Travels of Guru Manak 102 From Broich, the, Guru travelled on the bank of Narmada fiver ana -passed through Rajplpla and Chandod;There is a Manak BirT at Rajpipla, There' are seven sacred places at Chandod,' The old mythological story of ChandI and the demons namedCband and Mund Is said to have occurred in this area, From Chandod, the Guru went to Baroda where there are several temples of gods and goddesses including those of Vithal Natha,;iJ<~andoba ,and Ganesha, . From Baroda thEt Guru reaChed Cambey, which, atone time, had' been a very'famous,port ofGujafat From Cambay the Guru proceeded towards Ahmedabad'an.d;, p8s.ed throuQh Dakor, whiCh Containsa very b8autiful,;tempie of Lord Kdshna, At Ahmedabad, there is a .NanakBarl' -There' are Nanak Bari; at Baroda and Cambay, . ' . ., Ahmedabad i. the, tapltal of GUjarei and a great industrial city, It was ,founded in '1411 by Ahmed Shah I on Sabarmati River. When the Guru Vtslted It in ; 513-1514. it was considered the "handsome.t town In Hindustan", From Ahmedabad the Guru toured towards Kathiawad and passed through Kaira and Dholka. It is learnt that at Dholka also there is a Nanak BarT. In Kaira there is a place known 8S Nanakalodia. In Kathiawad, the Guru covered mostly the coastal areas. The first important town that the'Guru is said to have visited is PaHtana where he reached after passing through Wadhwan, The imp~rtance of this city is due t~ its approach to Shatrunjaya, the sacred hill which contains hundreds of Jaina temples. The first temple built on this hill was Adinath temple, constructed in honour of the first Tirthankara in 1960 A.D. The Guru held discussions here with the religious leaders of Jaina community. From Palital)a, the Guru took a westward course and reached Junagadh. The old name of Junagadh was Girinar Page 120 www.sikhbookclub.com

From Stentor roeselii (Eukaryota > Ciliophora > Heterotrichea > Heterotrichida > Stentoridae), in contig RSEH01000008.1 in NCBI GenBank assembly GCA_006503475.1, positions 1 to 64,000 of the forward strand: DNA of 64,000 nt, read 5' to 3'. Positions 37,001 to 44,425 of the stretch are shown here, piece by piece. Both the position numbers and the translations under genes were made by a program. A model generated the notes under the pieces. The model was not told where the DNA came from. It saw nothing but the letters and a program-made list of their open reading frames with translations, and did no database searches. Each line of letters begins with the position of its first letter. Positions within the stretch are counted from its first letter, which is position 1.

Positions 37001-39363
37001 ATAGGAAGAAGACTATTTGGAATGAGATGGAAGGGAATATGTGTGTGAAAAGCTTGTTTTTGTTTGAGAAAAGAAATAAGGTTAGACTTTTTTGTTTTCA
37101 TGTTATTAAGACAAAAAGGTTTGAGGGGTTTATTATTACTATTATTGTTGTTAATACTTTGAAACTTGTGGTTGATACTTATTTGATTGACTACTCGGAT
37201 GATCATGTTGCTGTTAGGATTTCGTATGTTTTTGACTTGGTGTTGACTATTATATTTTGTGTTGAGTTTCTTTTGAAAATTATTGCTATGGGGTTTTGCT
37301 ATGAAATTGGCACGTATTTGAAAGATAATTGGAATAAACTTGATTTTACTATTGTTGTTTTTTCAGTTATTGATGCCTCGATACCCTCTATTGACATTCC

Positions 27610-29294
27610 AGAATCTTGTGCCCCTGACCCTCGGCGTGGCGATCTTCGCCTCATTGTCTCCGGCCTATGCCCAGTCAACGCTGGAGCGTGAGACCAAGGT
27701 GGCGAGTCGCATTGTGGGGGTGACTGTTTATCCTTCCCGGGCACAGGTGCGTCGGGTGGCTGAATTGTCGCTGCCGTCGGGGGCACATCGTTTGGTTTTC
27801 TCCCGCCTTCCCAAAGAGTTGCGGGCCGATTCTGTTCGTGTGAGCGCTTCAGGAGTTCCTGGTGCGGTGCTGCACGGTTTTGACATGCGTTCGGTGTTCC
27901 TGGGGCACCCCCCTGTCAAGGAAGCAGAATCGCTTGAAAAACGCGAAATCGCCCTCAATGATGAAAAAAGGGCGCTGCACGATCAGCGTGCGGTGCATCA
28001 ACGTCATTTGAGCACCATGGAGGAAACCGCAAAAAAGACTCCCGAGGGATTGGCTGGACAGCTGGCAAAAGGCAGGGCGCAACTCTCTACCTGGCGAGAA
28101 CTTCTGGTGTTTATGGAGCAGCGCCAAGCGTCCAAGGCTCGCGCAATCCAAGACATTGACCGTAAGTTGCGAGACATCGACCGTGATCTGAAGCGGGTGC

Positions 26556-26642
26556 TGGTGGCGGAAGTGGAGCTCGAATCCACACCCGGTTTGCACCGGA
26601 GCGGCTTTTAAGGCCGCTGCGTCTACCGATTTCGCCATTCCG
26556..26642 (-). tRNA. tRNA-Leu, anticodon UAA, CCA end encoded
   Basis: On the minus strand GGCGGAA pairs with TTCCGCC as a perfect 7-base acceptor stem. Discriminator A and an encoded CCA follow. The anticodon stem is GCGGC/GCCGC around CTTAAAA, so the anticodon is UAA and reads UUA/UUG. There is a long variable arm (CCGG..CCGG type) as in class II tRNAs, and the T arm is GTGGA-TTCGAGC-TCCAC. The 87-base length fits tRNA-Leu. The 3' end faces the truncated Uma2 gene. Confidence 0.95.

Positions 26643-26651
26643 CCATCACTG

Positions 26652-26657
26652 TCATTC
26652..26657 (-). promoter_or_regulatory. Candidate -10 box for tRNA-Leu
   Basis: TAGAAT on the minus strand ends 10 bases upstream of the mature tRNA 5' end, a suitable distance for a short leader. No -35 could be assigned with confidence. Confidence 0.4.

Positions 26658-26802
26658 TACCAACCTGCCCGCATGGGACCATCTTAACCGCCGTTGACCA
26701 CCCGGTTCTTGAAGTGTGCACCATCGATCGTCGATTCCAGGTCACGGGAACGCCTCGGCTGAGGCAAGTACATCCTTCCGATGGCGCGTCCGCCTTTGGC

Second Journey: Gujarat 103 after the name of the sacred hilt Girnar.~tu~ted near the city. Before its capture by Sultan Mahmud Bigara of Gujaratin about 1472 A.D., it was the capital of Chavda Rajput kings since 875 A.D, The Guru' Ws said to have met here two famous saints, one HJndu, i.e. Narsi and the'othElr a Muslim, i.e. Data Ganj Bakhsh. They spent someti'meineaqh other's company. The contemporary Nawaboftlte place, 'Nawab Faiz Bakhsh was greatly impressed.. There is a Dharamsala in memory of the visit of the Guru. It is said that the Nayvab, kept in this Dharamsala, a wooden sandal of the Guru . in token of his visit. This Dharamsala i~ situated just n~ar the Upparkot fort. From Junagadh, the Guru paid a visit to the sacred Girnar hill. Here he met the Sadhus of vario.us :orders, who were attracted towards him when they heard his hymn sung in his own melodious voice. The famous 'saint of the place Girnari Baba was highly pleased to meet him and listen to his discourses. His words had a great effect on the mi.nds of those who met him. From the hill-tops of Giroar the Guru had a view of the Gir forest. There are 'several tombs, temples and caves in the area surrounding Junagadh. It is said that there is a memorial named 'Charan P'4daka' on the summit of Giroar in honour of the visit of the Guru. rhere is also a 'Charan Padaka' of Ramanand here. After Junagadh artd Girnar, the Guru turned towards the south and reached the famous Prabhas Kshetra comprising the ports of Veraval and Somnath. Between these two ports of Veraval and Patan Somnath, there is Bhalaka Tirtha temple commemorating the death of Lord Krishna. There is also Triveni, a confluence of three rivers near Veraval. Somnath Page 121 www.sikhbookclub.com